Asked by CNN Chief National Correspondent John King if he had any doubts about Obama's Christian faith, Graham, who has made controversial comments about Islam in the past, said the president's background is fueling the false perception that he is a Muslim.
"I think the president's problem is that he was born a Muslim, his father was a Muslim. The seed of Islam is passed through the father like the seed of Judaism is passed through the mother. He was born a Muslim, his father gave him an Islamic name," Graham said on CNN's "John King, USA."
"Now it's obvious that the president has renounced the prophet Mohammed and he has renounced Islam and he has accepted Jesus Christ. That is what he says he has done, I cannot say that he hasn't. So I just have to believe that the president is what he has said," Graham continued.
From a Christian point of view, Obama has confessed faith in Jesus Christ as his savior and he -- for a long time -- was active in a liberal mainline Protestant denomination, the United Church of Christ. That created controversy, but the Obama family had a clear identity.
Since moving into the White House he has worshiped privately with a wide variety of liberal Christians and progressive evangelicals, but has elected not to join an actual Christian congregation (which has raised eyebrows in African-American church circles). As you can see in this new Washington Post story, the president's handlers are pushing this story line like crazy in response to the Pew Forum poll results.
Now, while conservative Christians have plenty of reasons to argue with his theology, there is no public evidence that he is anything other than what he says he is -- a liberal Christian who takes a non-literal, modernist approach to scripture and some doctrines.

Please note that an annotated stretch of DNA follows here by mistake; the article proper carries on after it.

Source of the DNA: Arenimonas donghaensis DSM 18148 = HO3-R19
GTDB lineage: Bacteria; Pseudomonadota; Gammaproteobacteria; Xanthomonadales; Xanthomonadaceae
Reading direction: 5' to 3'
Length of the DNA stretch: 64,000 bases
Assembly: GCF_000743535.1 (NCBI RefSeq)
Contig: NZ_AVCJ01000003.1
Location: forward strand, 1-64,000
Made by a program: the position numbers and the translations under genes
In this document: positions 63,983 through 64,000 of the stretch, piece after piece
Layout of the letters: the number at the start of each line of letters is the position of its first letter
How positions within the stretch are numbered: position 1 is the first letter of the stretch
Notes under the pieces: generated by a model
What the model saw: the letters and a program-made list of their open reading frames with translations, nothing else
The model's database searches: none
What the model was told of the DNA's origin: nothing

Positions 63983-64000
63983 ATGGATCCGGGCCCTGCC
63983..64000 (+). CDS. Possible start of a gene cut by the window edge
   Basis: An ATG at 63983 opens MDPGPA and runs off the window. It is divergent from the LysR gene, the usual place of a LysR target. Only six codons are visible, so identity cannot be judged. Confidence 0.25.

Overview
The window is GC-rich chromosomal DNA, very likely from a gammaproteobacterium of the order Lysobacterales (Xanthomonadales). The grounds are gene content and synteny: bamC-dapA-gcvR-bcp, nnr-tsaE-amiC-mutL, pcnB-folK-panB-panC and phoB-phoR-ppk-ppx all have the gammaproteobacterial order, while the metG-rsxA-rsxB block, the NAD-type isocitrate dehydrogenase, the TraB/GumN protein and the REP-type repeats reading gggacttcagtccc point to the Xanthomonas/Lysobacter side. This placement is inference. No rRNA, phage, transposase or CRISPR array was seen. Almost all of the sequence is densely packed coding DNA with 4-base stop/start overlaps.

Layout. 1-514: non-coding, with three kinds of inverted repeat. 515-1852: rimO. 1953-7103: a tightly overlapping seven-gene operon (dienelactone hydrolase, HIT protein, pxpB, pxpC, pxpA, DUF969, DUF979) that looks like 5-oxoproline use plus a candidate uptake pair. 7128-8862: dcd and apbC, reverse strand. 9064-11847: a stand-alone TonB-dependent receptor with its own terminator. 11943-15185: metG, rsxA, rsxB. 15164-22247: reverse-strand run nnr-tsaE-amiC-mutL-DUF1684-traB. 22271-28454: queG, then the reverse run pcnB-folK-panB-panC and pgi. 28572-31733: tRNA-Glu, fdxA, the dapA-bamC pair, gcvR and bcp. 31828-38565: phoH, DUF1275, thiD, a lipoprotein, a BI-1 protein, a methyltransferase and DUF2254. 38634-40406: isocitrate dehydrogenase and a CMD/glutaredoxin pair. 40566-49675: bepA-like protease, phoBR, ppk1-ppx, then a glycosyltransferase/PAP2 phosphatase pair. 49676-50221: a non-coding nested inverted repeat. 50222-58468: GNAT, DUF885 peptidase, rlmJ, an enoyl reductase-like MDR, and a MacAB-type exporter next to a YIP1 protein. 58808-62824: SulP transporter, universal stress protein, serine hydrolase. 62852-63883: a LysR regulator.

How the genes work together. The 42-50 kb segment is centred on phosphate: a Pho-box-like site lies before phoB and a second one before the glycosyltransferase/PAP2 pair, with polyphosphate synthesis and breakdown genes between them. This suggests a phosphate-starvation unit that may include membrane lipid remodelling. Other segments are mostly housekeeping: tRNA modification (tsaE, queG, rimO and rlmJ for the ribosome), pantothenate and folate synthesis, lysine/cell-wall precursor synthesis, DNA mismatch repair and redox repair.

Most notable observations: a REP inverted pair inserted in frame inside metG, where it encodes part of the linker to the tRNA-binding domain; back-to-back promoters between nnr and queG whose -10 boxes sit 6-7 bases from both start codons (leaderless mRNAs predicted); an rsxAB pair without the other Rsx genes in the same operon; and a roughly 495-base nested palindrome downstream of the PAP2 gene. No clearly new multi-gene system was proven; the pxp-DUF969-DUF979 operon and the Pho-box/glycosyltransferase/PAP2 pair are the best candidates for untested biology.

What if he is a Christian who believes that salvation is found through the practice of Islam as well as Christian faith? That's irrelevant, since that would be consistent with his beliefs as a liberal Christian. There is no evidence whatsoever that he is somehow trying to practice both faiths day after day (like that famous Episcopal priest up Seattle, who was defrocked, last time I heard).
From a Muslim point of view, things are more complex. There are Muslims who would argue that it is impossible to convert out of the faith. Thus, Obama is a Muslim. Others would say that he has left the faith and that he is a Muslim apostate, which is a horror. Others would say that he was a Muslim, but that he has converted to Christianity and, while that may be bad, his new identity must be accepted.
Are there any Muslims -- outside of a faculty lounge at Georgetown University -- who would say that he was never a Muslim? That would be an interesting issue for coverage with detailed quotations that are on the record.
Yes, religion is complex, especially when mixed with issues of race and ethnicity. But don't you wish the mainstream press had taken this subject seriously a long time ago?